Books I’ve Read: Custer Survivor– The End of a Myth the Beginning of a Legend

Battle of Little Bighorn.

Battle of Little Bighorn.

Is it possible that someone really did survive Custer’s Last Stand? Well, that’s the premise behind Custer Survivor– The End of a Myth the Beginning of a Legend a 2010 book written by John Koster.

In a review of the book for the Library Journal by Stephen H. Peters, Northern Michigan University Library, Peters says,

Over the years there have been a number of claims of survivors of Custer’s battalion at the Little Bighorn in 1876, but none has held up under close scrutiny–until now. Journalist Koster (The Road to Wounded Knee) carefully reconstructs the life of Frank Finkel, second sergeant of C Company. …This well-written and carefully reasoned argument is essential reading for scholars and students of the West and will be of great interest to anyone with even a passing interest in Custer and the Little Bighorn.

It is definitely an interesting read. To be honest when I first picked up the book, my knowledge of the battle was limited to what I had learned in high school. But the book does feel authentic in the reconstruction of the life of Finkel. Basically Finkel, near the end of his life gives an off-the-cuff comment about how he survived the battle. By this point in his life he is a well-known and well-respected businessman in his hometown of Dayton, Washington.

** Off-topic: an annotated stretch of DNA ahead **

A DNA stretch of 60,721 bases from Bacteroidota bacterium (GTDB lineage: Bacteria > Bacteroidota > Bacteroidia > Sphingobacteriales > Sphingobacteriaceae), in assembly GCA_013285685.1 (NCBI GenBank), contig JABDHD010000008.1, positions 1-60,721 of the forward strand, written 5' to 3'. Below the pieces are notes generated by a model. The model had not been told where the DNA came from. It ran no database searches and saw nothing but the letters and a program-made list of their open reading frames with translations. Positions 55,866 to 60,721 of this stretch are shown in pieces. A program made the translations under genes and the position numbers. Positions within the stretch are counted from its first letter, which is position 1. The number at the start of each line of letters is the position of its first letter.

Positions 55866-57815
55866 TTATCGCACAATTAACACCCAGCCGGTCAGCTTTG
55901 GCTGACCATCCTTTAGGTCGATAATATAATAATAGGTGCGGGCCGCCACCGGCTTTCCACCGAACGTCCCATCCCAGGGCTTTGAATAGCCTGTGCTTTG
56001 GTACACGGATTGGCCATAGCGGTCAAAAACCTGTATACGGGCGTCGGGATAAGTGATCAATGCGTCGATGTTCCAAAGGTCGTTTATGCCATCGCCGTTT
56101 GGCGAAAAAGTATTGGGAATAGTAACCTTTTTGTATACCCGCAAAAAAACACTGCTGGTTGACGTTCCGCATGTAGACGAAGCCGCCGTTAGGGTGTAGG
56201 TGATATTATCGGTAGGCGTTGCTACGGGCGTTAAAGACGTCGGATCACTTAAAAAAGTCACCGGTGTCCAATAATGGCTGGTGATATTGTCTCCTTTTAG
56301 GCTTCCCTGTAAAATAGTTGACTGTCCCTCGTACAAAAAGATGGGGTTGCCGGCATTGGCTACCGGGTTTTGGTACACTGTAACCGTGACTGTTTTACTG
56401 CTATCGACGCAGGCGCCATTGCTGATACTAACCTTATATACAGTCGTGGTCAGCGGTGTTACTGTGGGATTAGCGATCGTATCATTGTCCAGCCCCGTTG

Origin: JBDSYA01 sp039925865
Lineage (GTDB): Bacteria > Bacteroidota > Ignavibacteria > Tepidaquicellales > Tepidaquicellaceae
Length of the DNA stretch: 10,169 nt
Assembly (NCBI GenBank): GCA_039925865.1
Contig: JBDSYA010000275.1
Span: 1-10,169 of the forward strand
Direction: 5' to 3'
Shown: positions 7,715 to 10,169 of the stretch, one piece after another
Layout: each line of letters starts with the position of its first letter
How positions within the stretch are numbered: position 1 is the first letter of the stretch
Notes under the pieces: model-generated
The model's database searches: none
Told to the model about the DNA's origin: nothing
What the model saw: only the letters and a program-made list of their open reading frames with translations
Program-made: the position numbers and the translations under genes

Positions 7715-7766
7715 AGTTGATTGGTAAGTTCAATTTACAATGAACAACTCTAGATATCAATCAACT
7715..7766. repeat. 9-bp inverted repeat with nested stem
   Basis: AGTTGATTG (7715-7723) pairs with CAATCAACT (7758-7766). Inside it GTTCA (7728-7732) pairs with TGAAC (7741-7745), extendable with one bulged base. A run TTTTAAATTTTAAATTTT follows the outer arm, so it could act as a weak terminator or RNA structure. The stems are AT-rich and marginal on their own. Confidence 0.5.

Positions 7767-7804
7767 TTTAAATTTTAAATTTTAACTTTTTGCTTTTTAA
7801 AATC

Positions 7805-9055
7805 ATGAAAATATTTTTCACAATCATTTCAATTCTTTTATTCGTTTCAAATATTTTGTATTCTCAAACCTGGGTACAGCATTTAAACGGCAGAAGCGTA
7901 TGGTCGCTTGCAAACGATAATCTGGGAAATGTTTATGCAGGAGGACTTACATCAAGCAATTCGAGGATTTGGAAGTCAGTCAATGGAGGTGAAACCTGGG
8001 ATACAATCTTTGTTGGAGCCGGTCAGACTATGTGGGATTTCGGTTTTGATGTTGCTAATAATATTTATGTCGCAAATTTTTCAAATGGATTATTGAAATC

The author reasons that Finkel had nothing to gain by fabricating the story — and sets out to prove that some of the facts Finkle knew were not public knowledge and Finkel did appear to have some ‘insider’ information. There is also the recounting of the battle by several Native Americans who mention a soldier that escaped.

According to the book, Finkel escaped the battle after being wounded when his horse was ‘spooked’ and galloped past the Indans. Finkel was not the only soldier to accomplish this — one had escaped and would have probably made it to safety except the soldier took his life.

Of course, one lingering question many ask is why wouldn’t Finkel come clean earlier. As Koster correctly points out, if Finkel’s escape was seen as abandonment he could have been court marshalled for the offense.

Amazon readers give this a rating of 3.5 out of 5. I would give it at least a 4.

This book is an interesting read — short and to the point. Koster backs up his statements and assertions with documents in true journalist form. Whether or not you agree with his conclusion, you will walk away knowing Koster put in the time and effort researching the subject before he ever starting to write about it.

Categories: American History, Books I have read | Tags: , , , , ,

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